When he first met Robert Plant, one of the first tunes Jimmy Page told him he wanted to do was a folk song called “Babe I’m Gonna Leave You” which he heard on a Joan Baez album. As mentioned in a prior post, Page was (and is) a pretty big Joni Mitchell (and folk music) fan. So in one sense it’s no surprise that he chose a song like this. The only real surprise is how the hell he thought of his arrangement.
To go back a little, in the early ’60’s, Baez heard the song performed by a folk singer named Anne Bredon. (Who also wrote it). Baez recorded it for her 1962 album Joan Baez in Concert. She initially credited it to “Traditional” but on discovering that Bredon wrote it, has since credited it correctly.
Here’s Baez’ version. You may love Zeppelin’s but give this a listen. Her voice makes it more haunting than does Plant’s wailing:
There was a band that formed in the ’60’s called The Association. They were mostly a vocal band and had quite a few pop hits including “Windy,” “Cherish” and “Never My Love.” So, one could fairly say they were a soft-rock band. (I should say ‘are’ as some version of them is still together and does the nostalgia tour circuit. A friend of mine saw them back in their heyday and said they sounded impressively like their records).
One of their early singles – which was not a hit – was “Babe I’m Gonna Leave You.” They actually do a pretty good job of it, making it more of a pop song without entirely losing the song’s intensity. (In case you’re wondering, folk music hit its peak of popularity around this time. Baez was probably second only to Dylan in terms of her impact in the folk era):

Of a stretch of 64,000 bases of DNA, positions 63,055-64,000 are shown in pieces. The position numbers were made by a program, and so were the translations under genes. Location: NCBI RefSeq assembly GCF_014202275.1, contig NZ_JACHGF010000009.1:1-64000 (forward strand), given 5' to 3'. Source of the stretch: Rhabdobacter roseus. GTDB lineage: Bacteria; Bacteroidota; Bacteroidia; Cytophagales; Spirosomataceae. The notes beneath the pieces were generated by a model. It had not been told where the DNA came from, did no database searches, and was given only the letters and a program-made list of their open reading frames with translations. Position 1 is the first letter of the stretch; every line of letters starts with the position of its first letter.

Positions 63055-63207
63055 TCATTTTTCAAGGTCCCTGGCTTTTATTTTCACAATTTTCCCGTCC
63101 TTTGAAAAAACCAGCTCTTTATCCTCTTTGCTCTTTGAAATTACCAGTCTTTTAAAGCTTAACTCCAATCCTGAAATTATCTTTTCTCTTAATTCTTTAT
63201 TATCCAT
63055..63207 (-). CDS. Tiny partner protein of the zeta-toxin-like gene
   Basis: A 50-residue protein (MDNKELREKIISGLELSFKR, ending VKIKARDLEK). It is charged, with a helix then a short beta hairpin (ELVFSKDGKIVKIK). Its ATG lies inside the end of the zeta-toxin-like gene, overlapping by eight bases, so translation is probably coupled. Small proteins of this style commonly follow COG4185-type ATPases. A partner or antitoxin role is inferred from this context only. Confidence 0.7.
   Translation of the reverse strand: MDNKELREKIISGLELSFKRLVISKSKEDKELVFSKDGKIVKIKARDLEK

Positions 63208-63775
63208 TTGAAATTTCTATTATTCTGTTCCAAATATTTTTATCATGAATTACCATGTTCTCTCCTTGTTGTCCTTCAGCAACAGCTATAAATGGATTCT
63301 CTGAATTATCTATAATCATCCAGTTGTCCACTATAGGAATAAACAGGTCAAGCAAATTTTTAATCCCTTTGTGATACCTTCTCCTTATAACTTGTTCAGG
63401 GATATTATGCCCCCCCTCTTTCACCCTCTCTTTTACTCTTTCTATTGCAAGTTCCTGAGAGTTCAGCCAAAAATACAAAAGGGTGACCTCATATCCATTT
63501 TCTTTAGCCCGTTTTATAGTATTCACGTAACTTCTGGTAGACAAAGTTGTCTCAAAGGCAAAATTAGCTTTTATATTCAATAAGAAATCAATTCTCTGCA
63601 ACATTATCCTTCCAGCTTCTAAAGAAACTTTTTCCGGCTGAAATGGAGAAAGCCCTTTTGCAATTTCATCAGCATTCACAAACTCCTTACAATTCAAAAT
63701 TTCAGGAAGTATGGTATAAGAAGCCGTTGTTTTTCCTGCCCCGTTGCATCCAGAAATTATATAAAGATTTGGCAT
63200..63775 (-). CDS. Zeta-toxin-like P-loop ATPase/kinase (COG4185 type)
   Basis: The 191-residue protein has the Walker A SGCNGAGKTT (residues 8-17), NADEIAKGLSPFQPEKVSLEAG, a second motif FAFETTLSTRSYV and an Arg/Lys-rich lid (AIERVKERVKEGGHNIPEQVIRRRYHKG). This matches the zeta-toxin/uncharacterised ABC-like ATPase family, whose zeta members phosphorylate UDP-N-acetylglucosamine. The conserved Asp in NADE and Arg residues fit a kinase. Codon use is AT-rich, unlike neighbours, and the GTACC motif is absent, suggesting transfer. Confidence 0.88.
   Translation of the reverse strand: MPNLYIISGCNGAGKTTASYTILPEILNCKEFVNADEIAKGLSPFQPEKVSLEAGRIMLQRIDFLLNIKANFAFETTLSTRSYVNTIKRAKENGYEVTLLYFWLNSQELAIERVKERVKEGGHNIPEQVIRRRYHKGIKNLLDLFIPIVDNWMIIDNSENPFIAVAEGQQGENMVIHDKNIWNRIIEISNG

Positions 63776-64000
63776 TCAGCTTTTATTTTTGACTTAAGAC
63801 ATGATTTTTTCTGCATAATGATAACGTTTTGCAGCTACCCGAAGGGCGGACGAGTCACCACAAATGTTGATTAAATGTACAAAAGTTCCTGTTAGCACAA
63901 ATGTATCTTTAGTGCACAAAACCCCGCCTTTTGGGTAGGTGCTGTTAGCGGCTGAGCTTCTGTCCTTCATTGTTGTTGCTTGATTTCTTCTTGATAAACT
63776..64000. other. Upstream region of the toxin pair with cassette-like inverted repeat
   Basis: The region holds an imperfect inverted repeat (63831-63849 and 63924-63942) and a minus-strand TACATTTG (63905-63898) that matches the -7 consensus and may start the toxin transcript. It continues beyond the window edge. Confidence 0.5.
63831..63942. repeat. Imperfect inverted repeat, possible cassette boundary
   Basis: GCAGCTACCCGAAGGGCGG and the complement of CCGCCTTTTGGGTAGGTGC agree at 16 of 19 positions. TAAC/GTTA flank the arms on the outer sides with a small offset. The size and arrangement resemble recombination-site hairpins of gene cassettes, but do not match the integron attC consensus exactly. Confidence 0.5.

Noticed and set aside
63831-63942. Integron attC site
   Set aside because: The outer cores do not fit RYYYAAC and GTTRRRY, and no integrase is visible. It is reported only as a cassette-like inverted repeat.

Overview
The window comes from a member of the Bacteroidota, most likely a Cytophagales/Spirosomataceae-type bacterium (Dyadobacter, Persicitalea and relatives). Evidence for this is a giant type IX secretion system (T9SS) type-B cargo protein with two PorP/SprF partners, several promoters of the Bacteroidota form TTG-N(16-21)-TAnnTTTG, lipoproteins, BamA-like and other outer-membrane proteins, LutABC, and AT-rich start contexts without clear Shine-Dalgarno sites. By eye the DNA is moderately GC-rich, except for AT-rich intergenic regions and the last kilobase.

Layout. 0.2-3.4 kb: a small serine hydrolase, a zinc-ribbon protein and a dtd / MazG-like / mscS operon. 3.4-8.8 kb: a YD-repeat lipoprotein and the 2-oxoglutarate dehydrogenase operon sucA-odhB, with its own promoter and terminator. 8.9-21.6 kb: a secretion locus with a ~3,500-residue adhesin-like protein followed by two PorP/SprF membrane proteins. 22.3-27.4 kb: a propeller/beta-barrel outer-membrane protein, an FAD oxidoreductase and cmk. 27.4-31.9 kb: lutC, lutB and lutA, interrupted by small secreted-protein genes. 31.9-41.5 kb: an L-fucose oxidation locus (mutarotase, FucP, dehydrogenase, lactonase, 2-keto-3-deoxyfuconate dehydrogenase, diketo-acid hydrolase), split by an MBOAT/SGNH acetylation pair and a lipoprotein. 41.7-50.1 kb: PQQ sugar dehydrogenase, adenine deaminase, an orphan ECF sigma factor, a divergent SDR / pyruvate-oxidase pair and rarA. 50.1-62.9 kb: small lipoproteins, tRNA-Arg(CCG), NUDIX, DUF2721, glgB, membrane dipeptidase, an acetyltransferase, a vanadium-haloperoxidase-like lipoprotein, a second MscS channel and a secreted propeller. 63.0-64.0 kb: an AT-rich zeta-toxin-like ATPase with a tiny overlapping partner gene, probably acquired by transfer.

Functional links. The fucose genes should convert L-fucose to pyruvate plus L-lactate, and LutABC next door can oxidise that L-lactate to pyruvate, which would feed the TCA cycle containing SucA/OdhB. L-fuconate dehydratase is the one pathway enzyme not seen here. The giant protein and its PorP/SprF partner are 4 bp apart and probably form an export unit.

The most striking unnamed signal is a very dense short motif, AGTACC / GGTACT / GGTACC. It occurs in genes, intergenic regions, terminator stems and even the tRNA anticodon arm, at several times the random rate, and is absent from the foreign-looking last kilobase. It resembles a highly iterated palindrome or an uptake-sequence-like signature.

Jimmy Page explained how he adapted the song for Led Zeppelin in Daniel Rachel’s The Art of Noise: Conversations with Great Songwriters: “I worked out this arrangement using a more finger-style method and then having a flamenco burst in it. Again, it’s light and shade and this drama of accents; using the intensity of what would be a louder section for effect.”
Page has stated that the arrangement originated from his days as an early 1960s session musician; “I used to do the song in the days of sitting in the darkness playing my six-string behind Marianne Faithfull.” Supposedly Faithfull recorded this but if so, I can find no traces of it.
Interesting recording tidbit: At the 1:46 mark of the Zep version, you can hear Plant singing, “I can hear it calling me” just before he sings the same line in full volume. They had re-recorded over the tape and so this was a bleed from Plant’s scratch vocal. Page liked the effect so he left it in:
As I think is all too well-known, Zep were sometimes loose with crediting others for songs. This was discovered and rectified in the ’90’s so Bredon has gotten royalties for some time now.
Sources: Songfacts, Wikipedia, Rolling Stone magazine